This is where Hunter comes into play.

The forward is rookie extension eligible. Although Atlanta took an aggressive approach with Young and Kevin Huerter last offseason (the duo earned a total of $240 million in new contracts), can they afford to do the same with Hunter?

Atlanta has improved on the defensive end after trading Reddish and getting Hunter back from injury. After ranking 27th in the league before Jan. 12, the Hawks ranked 20th from that point through the end of the regular season.

However, as Zach Lowe wrote recently, there are concerns that Hunter has stagnated on his development.

Hunter has not quite built on his growth last season as a secondary scorer and defensive stopper. His catch-and-go game — his most important skill on offense other than 3-point shooting — can be stilted; his total drives have plateaued, and his assist and turnover numbers are heading in the wrong directions, per Second Spectrum. Hunter is dishing just 1.5 dimes per 36 minutes — startlingly low, even considering Young’s ball dominance. Hunter has more turnovers than assists.

There are also durability concerns. Hunter missed 91 games in his first three seasons, 61 of which were a result of undergoing two separate surgeries to address his right knee.

As for his next contract, Hunter could be the temporary fall guy for the Hawks handing out lucrative extensions last offseason. Unless Atlanta finds a deal to their liking ($13 million-$14 million range), the team should wait until the 2023 offseason when the forward will be a restricted free agent.


Offseason cap breakdown

Team needs

Resources to build the roster

  • The draft: First-round pick

  • Future assets: Own first-round pick in the next seven years and a future first from Charlotte

  • Sweet spot contracts: Six players earning between $18-$2.8M

  • Exception: $10.3M midlevel or $6.3M tax midlevel

  • Cash: $6.2M to send or receive in a trade


Dates to watch

  • There are two dates to watch as it relates to All-Star guard Trae Young. The first is in mid-May when All-NBA is announced. If Young is named to any of the three All-NBA teams, the projected $175.5M rookie extension that he signed last August will increase to $212 million. The second date is at the end of June when the NBA sets the salary cap for 2022-23. The $30.5M cap hit for 2022-23 is a projection based on a cap of $122M and could increase or possibly decrease once the cap is set.

  • JUNE 29: The Hawks have the end of June to tender Kevin Knox a one-year $7.9M qualifying offer. Since the trade from New York, Knox played in 10 games, averaging 6.9 minutes and 1.9 points. The Hawks would have until July 13 to pull the offer without the consent of Knox. Atlanta would still have his Bird rights and the ability to exceed the cap if they elect to bypass sending the qualifying offer. Two-way player Sharife Cooper is also eligible to receive a qualifying offer.


Restrictions

  • The poison pill restrictions for Young and Huerter will get lifted on July 1. For trade purposes from now until June 30, the outgoing salary in a trade is the fourth year of their contract and the incoming salary for the new team is the average of the extension and last year of the rookie scale contract. For example, if Huerter is traded, his outgoing salary is $4.25M and incoming salary is $13.85M.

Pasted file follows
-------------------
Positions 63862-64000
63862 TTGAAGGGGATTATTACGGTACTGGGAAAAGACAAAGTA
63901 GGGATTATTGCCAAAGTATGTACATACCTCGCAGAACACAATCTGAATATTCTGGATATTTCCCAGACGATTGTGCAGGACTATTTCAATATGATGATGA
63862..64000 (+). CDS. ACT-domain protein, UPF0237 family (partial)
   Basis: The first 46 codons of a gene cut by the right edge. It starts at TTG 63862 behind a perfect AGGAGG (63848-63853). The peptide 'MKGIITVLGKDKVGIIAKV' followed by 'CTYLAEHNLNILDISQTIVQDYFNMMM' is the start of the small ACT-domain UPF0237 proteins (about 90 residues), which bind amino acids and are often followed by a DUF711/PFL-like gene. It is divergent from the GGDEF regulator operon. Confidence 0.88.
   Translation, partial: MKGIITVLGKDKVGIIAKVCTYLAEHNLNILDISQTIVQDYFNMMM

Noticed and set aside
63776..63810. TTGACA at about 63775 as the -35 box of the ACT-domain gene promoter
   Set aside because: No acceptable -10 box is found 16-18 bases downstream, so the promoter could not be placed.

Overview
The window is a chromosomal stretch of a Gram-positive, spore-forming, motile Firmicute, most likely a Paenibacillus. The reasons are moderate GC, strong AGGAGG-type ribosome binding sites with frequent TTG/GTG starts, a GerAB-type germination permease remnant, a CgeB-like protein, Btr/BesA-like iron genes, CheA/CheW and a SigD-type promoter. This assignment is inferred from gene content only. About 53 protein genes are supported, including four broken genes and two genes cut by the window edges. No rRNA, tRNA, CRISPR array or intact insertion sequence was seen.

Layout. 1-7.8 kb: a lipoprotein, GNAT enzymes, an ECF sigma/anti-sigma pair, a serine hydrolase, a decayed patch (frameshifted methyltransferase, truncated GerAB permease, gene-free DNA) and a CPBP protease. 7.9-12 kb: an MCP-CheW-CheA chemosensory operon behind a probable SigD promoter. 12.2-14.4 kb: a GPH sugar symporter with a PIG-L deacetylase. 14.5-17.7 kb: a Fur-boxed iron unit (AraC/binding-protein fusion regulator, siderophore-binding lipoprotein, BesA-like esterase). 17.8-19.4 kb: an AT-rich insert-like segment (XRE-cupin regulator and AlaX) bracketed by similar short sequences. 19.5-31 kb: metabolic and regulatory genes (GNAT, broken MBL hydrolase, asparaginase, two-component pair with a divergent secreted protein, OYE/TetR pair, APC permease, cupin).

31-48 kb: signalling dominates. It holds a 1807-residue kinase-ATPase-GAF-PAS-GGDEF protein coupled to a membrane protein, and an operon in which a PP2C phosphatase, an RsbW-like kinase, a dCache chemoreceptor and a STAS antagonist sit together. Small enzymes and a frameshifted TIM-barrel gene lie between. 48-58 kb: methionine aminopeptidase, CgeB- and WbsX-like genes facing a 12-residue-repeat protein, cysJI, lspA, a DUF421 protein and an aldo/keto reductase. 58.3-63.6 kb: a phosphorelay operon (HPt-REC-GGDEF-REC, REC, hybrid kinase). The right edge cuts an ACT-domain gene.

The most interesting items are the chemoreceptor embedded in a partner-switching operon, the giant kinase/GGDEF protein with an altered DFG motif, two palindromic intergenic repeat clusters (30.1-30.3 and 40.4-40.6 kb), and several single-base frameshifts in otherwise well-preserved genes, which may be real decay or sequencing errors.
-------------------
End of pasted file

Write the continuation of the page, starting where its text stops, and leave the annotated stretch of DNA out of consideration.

• The Hawks sent out $834,589 to offset Solomon Hill’s salary in the trade with New York. They have $4.95M available to send out in a trade up until June 30. Their cash available in a trade replenishes to $6.2M on July 1.

  • Bogdanovic has a 15% trade bonus in his contract. The bonus is $2.7M if the guard is traded in the offseason and the Hawks are responsible for paying it.

  • Young has a 15% trade bonus. Because he has a max salary, the bonus is voided if he is traded.


Extension-eligible

Last offseason, the Hawks were in the business of handing out extensions. Young, Huerter and Capela signed new contracts that totaled over $250M.

This offseason, expect Atlanta to put the checkbook away, except for a possible new deal for Hunter. Gallinari and Bogdanovic are extension eligible, but it is hard to believe that either will receive a new contract.

For Gallinari, because of luxury tax concerns, there is no guarantee that he will be on the roster when free agency begins in July. Plus, he will turn 34 in August and signing him for additional years (unless of course it is team friendly) will result in a dead weight contract in the future.

Bogdanovic shot 43.8% and 36% from three the past two seasons but injuries have slowed him. He played 44 games in 2020-21 and missed 13 this season with a right knee and ankle.


The draft

Atlanta has its own first and second in June. The Hawks also own a first from the Hornets that is top-16 protected in 2023 and top-14 protected in 2024 and 2025. If it is not conveyed, Atlanta will receive 2026 and 2027 second-round picks from Charlotte.

Here’s how ESPN’s Jonathan Givony and Mike Schmitz have Atlanta selecting in June:

No. 16 (own): Malaki Branham, SG, Ohio State

Branham’s size, frame, length, scoring instincts and shot-making prowess off the dribble (44% FG%) and with his feet set (43%) make his game look seamlessly translatable for what the NBA is looking for at his position. He got to his spots in the mid-range and rose up beautifully with his high release point, and showed he can do a little more than that too by facilitating for others and showing competitiveness defensively one-on-one. While he has some things to work with as a ball handler and off-ball defender, the fact that he’s 18 years old, has made such impressive strides as the season moved on and plays with a unique combination of aggressiveness and poise could put him in lottery conversations. — Givony

No. 44 (own): Dalen Terry, PG/SG, Arizona

MORE: Complete 2022 NBA draft coverage